Purchase this article with an account.
Jiaxiang Zhang, Zoe Kourtzi; Learning enhances fMRI pattern-based selectivity for visual forms in the human brain. Journal of Vision 2010;10(7):1123. doi: https://doi.org/10.1167/10.7.1123.
Download citation file:
© ARVO (1962-2015); The Authors (2016-present)
Improvement in the texture discrimination task (TDT) depends on sleep, shows feature and retinotopic specificity, varies with stimulus exposure, and is vulnerable to interference. Using a classic interference paradigm, Yotsumoto et al (2009) showed that two-part training on competing background orientations blocked learning of the initial stimulus set. We examined the role of sleep in perceptual interference on a short version of the TDT (to avoid deterioration effects). Interference was tested using two-part training with vertical or horizontal background orientations, which were presented in either the same or different retinotopic locations (lower left and upper right). We examined three nap conditions: naps (with and without rapid eye movement (REM) sleep) compared with quiet rest. We found that quiet rest showed no improvement in the interference condition, whereas naps with REM sleep eliminated interference effects. In fact, REM naps showed more than double the magnitude of learning in the interference condition compared with the non-interference condition. Learning in the interference condition was significantly correlated with the amount of REM sleep in the nap, no other sleep stage was related to performance changes. Interestingly, quiet rest produced perceptual learning to the same degree as sleep in the non-interference conditions. In conclusion, when the brain is serially presented with competing information, such as discriminating a target embedded within two different background orientations, REM sleep appears to enhance memory for information presented first. Thus, the memory trace becomes resilient to interference from subsequent competing targets. Furthermore, although prior studies have compared sleep to active waking controls, we find that quiet rest maybe as effective for learning as REM sleep.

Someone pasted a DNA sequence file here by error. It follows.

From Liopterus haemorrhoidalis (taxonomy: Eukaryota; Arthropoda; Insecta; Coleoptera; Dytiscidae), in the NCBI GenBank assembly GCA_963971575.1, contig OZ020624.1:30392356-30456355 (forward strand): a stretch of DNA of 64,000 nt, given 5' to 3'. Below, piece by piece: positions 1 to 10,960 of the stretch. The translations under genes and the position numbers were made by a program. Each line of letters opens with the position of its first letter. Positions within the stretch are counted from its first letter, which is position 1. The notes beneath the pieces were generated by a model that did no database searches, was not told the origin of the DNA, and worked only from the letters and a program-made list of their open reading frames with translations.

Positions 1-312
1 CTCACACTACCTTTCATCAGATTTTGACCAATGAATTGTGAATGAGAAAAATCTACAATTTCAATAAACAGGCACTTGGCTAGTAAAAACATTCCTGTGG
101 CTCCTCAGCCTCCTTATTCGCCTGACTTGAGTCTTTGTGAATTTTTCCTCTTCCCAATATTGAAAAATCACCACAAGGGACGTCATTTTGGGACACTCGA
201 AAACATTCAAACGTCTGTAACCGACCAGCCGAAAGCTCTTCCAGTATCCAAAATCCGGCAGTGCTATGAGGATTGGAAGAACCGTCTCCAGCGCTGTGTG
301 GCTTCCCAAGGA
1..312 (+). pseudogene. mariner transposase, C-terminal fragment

This PDF is available to Subscribers Only